The High Cost of Academic Publishing Leaves Africa Behind

Researchers are calling for urgent reform in open access publishing as African scientists face the choice to either pay pricey fees out of pocket, or not publish at all.
The High Cost of Academic Publishing Leaves Africa Behind
Entomologists study mosquitos in the entomology laboratory at the National Center for research and training on malaria (CNRFP), in Burkina Faso's capital Ouagadougou on August 22, 2019. Image: OLYMPIA DE MAISMONT/AFP via Getty Images

It’s an open secret that scientific publishing is a broken system. Publication lists play a large role in tenure decisions and other pathways to career advancement in the sciences, but high-impact, peer-reviewed journals—the gold standard in these fields—present barriers to entry. Simply accessing published research is one such barrier, exemplified by a 2013 paper about a human right to science that is currently behind a paywall. 


In response, scientists have pushed for research to be open access, or available without a paywall. But even open access research has its drawbacks: to recoup the lost profits from a paywall, journals will charge scientists submission fees, or article processing charges. 

An editorial published Sunday in the journal BMJ Global Health argues that these fees are particularly harmful to researchers in Africa, where research is already underfunded and where fewer people are full-time scientists than in high-income countries. Scientists in Africa end up paying out of pocket to submit their research, which causes an unnecessary bottleneck and ends up stalling scientific advances.

“We really appreciate open access because not many Africans can pay to access these articles, but I think there should be consideration to reduce the profit margin of these journals,” said Juliet Nabyonga-Orem, first author of the paper and a scientist at the World Health Organization Regional Office for Africa who said she does not speak for the organization. “Is it fair to make that much profit, or should we give more concession to African scientists?”

Ironically, BMJ Global Health is itself an open access journal that charges an article processing fee of 3,000 pound sterlings ($3,841 USD), though Nabyonga-Orem said that the editorial was commissioned and thus free to submit.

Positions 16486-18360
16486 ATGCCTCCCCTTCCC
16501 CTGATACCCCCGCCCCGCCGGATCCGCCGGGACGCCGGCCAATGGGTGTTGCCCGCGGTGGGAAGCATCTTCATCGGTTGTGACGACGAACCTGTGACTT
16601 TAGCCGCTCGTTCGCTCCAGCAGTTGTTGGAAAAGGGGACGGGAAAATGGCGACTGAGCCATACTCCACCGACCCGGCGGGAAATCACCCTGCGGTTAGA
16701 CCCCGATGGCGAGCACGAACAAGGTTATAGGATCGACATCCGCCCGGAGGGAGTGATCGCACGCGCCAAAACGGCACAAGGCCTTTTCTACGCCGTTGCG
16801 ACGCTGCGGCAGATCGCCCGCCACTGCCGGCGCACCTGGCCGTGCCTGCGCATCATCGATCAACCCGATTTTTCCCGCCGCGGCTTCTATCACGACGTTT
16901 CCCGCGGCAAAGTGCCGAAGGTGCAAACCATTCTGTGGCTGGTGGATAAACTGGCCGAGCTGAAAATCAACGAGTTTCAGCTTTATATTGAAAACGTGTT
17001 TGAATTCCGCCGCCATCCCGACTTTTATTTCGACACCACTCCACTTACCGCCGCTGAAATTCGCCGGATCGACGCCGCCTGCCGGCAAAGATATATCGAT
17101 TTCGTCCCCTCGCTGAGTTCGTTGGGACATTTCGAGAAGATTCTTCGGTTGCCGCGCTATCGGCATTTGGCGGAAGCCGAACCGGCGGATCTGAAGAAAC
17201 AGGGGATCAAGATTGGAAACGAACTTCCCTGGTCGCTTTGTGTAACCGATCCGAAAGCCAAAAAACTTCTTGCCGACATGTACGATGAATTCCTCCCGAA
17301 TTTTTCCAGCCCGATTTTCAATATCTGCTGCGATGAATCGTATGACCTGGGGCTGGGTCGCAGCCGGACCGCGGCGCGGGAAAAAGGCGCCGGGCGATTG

Nabyonga-Orem and her co-authors aren’t strangers to article processing fees. The editorial came out of conversations and personal experiences of paying out of pocket to submit research articles to open access journals, she said. 


Many scientists at Western institutions rely on funding from their program or external grants to cover these fees, but researchers in Africa often don’t have these funding sources. According to a 2018 WHO analysis, African countries received only 0.65% of global research funding in 2016. Even then, Nabyonga-Orem said, there’s a mismatch between the governments and research institutions that receive funding and individual researchers who have to pay the journals.

Fee waivers for article processing charges are available but arbitrarily decided by individual journals, and many waiver policies are based on the per capita income of a country. In the editorial, Nabyonga-Orem and her co-authors argue that these policies should instead be based on the salaries of individual scientists.

“I think these journals haven't appreciated the circumstances under which African researchers work,” Nabyonga-Orem said. A country may be classified as middle income but may not allocate sufficient funding to science research, for example. 

“Investment in research in Africa is so meager—that's why even our researchers have to do consultancies and many other jobs to keep going,” she added.

While article processing charges aren’t new phenomena, Nabyonga-Orem said that the need for a solution is “urgent.” With all the talk of increasing innovation in Africa, waiving these submission fees are a straightforward way to make a career in research and innovation more economically feasible, she said. And the current pandemic has provided additional impetus for action.

“I think we can learn from the Ebola response—how few articles had Africans as the first or last authors,” she said. “This time around, I'm on the response teams of some countries, and I know the efforts they have made, but we don't see so much coming out in publications because the question for many researchers is, 'How am I going to pay the article processing charges?’”